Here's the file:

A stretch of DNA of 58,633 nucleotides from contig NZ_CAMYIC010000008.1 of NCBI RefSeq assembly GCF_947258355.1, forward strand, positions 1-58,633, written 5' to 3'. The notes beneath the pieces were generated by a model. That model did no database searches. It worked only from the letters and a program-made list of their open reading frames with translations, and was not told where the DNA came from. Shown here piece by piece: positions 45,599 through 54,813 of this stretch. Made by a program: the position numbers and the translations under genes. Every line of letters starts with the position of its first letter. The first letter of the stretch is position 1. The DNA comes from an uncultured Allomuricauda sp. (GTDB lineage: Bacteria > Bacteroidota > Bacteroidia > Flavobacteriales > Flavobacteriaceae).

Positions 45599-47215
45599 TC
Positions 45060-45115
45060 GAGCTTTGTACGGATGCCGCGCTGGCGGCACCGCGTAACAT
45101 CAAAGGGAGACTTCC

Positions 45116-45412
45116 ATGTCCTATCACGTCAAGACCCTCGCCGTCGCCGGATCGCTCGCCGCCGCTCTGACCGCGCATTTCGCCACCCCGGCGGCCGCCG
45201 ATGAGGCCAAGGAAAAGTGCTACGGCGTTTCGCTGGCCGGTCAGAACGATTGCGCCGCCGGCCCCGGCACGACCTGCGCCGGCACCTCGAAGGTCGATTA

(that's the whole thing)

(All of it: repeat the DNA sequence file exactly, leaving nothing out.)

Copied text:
A stretch of DNA of 58,633 nucleotides from contig NZ_CAMYIC010000008.1 of NCBI RefSeq assembly GCF_947258355.1, forward strand, positions 1-58,633, written 5' to 3'. The notes beneath the pieces were generated by a model. That model did no database searches. It worked only from the letters and a program-made list of their open reading frames with translations, and was not told where the DNA came from. Shown here piece by piece: positions 45,599 through 54,813 of this stretch. Made by a program: the position numbers and the translations under genes. Every line of letters starts with the position of its first letter. The first letter of the stretch is position 1. The DNA comes from an uncultured Allomuricauda sp. (GTDB lineage: Bacteria > Bacteroidota > Bacteroidia > Flavobacteriales > Flavobacteriaceae).

Positions 45599-47215
45599 TC
Positions 45060-45115
45060 GAGCTTTGTACGGATGCCGCGCTGGCGGCACCGCGTAACAT
45101 CAAAGGGAGACTTCC

Positions 45116-45412
45116 ATGTCCTATCACGTCAAGACCCTCGCCGTCGCCGGATCGCTCGCCGCCGCTCTGACCGCGCATTTCGCCACCCCGGCGGCCGCCG
45201 ATGAGGCCAAGGAAAAGTGCTACGGCGTTTCGCTGGCCGGTCAGAACGATTGCGCCGCCGGCCCCGGCACGACCTGCGCCGGCACCTCGAAGGTCGATTA